Editor in Chief: Moh. Reza Huwaida Monday, September 21st, 2020

Taliban Will Face the Consequences with Failure of Talks

Peace talks between the Taliban leadership and Afghan representatives, which were arranged to be held in China, have been apparently cancelled with the disagreement over the combination of negotiating team from Kabul side. The Taliban is said to have persisted that former Afghan President Hamid Karzai had to play the role of third party. The bulk part of the delegation had to be introduced by Karzai, which was refused by the Kabul government.
The Kabul side persists on formation of a national and inclusive team which has to represent the government. However, political factions seek to carry more weight in the talks with the Taliban.
During his tenure, Karzai showed strong sensitivity towards the contacts made between political factions and the Taliban and believed that the US was behind the issue to build a parallel administration, however, now he is seeking to put his weight behind the talks as a party despite the government’s concern. It indicates that a national consensus has not been formed and political leaders held meetings with the Taliban, which has refused to hold formal talks with the Kabul government, several times.
Peace talks between the Taliban and the United States began with a major concession by the Trump administration: It agreed to a Taliban demand that Ghani’s government be excluded from the negotiations, which triggered public concern. That decision elevated the Taliban to an equal negotiating partner without requiring the militants to give up anything significant in return.
To show its goodwill and pave the ground for direct talks, Ghani administration put its cards on the table through surrendering three men responsible for killing Afghan soldiers and civilians with no guarantee that the exchange would lead to ultimate goal of talks between Kabul and the Taliban. Now the ball is in the Taliban’s court whether or not to negotiate with Kabul.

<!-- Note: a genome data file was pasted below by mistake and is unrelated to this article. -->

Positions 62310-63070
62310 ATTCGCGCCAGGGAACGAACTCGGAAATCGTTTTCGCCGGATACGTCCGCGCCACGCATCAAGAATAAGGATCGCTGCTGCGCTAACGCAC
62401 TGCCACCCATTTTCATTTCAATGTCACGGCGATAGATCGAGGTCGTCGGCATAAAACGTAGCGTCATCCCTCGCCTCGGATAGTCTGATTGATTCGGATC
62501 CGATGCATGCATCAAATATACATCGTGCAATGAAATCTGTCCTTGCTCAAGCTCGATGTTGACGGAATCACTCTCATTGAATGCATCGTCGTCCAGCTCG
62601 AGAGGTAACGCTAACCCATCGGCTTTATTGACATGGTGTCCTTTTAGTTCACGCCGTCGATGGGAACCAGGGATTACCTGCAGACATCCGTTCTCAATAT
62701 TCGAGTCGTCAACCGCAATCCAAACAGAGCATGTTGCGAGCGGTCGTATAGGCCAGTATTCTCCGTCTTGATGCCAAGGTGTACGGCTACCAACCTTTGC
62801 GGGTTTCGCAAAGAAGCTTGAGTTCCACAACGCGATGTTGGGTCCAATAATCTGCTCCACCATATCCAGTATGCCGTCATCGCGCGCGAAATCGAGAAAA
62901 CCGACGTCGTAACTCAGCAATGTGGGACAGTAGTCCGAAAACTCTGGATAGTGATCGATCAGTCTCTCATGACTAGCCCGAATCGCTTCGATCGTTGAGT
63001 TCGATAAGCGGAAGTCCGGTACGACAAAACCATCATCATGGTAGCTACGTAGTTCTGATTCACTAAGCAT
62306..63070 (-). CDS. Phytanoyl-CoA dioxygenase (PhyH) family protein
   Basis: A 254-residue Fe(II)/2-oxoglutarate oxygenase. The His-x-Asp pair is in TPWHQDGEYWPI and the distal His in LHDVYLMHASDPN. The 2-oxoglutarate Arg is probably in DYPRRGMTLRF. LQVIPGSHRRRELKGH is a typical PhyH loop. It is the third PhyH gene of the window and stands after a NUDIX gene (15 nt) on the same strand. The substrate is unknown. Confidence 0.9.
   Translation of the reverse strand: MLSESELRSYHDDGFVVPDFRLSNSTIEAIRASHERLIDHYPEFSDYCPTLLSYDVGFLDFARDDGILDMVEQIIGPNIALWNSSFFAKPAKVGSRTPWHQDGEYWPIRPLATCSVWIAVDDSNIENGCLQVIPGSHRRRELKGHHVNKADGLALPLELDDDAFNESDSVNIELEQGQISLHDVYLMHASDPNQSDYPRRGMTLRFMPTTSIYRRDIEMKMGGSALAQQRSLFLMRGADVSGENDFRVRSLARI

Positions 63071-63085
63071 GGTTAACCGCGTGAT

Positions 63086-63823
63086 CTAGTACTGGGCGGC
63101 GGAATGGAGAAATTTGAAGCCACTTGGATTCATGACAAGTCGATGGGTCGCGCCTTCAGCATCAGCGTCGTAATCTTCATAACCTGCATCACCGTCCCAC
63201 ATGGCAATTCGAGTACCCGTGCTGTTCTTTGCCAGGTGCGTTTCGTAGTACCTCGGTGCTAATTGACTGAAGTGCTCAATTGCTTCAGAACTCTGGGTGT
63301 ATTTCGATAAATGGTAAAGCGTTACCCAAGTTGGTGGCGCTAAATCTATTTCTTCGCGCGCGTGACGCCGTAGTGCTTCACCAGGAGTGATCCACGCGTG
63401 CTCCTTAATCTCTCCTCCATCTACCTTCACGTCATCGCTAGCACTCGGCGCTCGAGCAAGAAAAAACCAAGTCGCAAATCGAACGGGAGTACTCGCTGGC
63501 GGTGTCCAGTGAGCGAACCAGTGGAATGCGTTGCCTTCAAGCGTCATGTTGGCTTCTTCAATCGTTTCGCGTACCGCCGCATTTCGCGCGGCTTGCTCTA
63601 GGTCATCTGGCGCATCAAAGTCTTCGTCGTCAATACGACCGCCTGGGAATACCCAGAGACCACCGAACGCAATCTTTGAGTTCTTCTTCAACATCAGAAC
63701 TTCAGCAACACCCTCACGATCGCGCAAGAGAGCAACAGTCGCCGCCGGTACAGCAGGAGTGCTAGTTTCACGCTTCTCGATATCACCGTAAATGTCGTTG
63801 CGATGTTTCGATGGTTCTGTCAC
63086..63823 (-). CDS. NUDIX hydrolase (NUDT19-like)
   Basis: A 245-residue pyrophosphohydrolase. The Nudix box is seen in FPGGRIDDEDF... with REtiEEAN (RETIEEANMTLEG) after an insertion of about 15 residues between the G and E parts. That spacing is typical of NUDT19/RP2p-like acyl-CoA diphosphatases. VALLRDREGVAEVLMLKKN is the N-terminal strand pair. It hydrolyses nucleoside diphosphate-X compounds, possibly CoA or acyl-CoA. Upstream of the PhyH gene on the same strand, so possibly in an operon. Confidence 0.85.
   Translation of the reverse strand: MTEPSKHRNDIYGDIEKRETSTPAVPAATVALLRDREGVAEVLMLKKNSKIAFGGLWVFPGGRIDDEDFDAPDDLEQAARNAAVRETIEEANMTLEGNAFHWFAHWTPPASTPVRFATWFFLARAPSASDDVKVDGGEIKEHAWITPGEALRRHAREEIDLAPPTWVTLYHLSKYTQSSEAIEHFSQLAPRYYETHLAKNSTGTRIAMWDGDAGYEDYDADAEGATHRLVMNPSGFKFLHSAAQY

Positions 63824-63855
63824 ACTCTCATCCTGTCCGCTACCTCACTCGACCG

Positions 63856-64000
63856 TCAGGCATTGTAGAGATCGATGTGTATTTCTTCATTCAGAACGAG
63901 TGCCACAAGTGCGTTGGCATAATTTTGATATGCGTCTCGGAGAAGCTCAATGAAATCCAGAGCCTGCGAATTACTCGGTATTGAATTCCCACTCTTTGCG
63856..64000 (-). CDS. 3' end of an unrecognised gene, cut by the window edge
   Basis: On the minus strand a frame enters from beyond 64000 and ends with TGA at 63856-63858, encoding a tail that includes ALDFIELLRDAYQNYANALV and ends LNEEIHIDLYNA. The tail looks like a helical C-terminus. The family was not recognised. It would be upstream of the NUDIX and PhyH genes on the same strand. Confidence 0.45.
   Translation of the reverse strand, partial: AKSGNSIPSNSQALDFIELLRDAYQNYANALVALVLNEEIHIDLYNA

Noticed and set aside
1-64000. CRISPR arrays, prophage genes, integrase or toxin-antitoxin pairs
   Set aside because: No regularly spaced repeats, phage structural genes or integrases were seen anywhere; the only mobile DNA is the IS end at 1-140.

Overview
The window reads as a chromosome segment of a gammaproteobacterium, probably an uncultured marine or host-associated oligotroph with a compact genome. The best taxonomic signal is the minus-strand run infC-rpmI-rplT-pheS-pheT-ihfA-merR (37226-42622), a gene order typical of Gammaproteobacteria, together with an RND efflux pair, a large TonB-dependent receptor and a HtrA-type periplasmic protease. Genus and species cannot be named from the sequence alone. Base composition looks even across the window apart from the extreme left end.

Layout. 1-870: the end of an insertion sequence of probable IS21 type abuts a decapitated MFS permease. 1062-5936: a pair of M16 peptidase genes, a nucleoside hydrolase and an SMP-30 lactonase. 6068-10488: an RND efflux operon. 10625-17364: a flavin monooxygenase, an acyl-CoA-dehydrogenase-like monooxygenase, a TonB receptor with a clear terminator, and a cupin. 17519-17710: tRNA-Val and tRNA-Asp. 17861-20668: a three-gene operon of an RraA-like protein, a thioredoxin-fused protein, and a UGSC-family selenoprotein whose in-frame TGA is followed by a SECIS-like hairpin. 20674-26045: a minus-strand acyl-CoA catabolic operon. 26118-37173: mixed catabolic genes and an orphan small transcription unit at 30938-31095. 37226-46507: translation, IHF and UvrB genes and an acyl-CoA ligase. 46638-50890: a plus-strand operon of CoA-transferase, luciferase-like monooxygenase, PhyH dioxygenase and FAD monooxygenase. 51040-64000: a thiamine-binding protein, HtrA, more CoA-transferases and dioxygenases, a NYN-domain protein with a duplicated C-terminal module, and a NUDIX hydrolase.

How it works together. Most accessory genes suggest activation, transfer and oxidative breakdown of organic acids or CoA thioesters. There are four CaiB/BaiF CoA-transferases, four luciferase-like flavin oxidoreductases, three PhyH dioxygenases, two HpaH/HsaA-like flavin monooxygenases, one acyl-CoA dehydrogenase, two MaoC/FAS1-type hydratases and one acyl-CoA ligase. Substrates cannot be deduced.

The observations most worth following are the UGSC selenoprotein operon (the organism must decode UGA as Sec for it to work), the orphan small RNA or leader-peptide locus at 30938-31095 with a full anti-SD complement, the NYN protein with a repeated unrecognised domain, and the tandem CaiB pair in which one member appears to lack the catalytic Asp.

It should be noted that Afghanistan paid heavy sacrifices in combating terrorism. Over 31,000 civilian deaths due to war-related violence have been documented and 29,900 civilians have been wounded.
The US also paid great sacrifices in fighting terrorist groups, including the Taliban. Nearly 2,400 American soldiers have died and more than 20,000 wounded since the US toppled the Taliban regime. To this end, the Taliban network either has to be integrated into the government through negotiations or be dismantled through intensified attacks against them and disruption of its financial resources.
The Taliban has been widely involved in civilian fatalities and war crime. The victims’ families will never forgive the Taliban fighters for killing their family members, including women and children. To this end, since the Taliban has been responsible for killing untold number of Afghan soldiers and civilians, it should stop bargaining for higher price at the table. Hence, holding talks with the Taliban is a generous act from the government side that the Taliban should accept without ambivalence. According to general belief, holding talks with the Taliban does not necessarily mean to treat its war criminals with impunity. If the Taliban and the Afghan government reach a peace agreement, the Taliban war criminals have to be prosecuted and their militants disarmed.
Meanwhile, the Taliban do not have the wherewithal to continue the war without the help of its supporters, whoever they are, and the international community and global powers have to figure out and put pressure on their supporters and providers. Meanwhile, any countries which have leverage on the Taliban should engage in brokering talks between the Taliban and the Afghan government.
The Taliban fears missing the due time and not reaching an agreement with Trump administration. The main reasons are that the Taliban militant fighters will be exhausted of the endless conflict, which yield no positive outcome; their indiscriminate attacks will prompt religious scholars to start a strong regional campaign against the Taliban’s fundamental ideology; and the failure of talks will enrage Washington and its international allies to increase the number of its troops in Afghanistan and intensify their attacks against the Taliban and their sanctuaries.
If peace talks fail, the Taliban will face horrible consequences. But it will inflict further casualties on the people of Afghanistan. With this in mind, global powers and regional stakeholders need to broker talks between the Taliban and the Afghan government and put pressure on the Taliban to reduce violence. Meanwhile, the Taliban should come to the table with reasonable demands and stop playing a foul game.
Simultaneously, Afghan officials and political figures have to form a national consensus and an inclusive team for negotiations with the Taliban. Political figures and heads of political factions have to support the government’s stance and give up seeking individual or factional concessions from the Taliban group.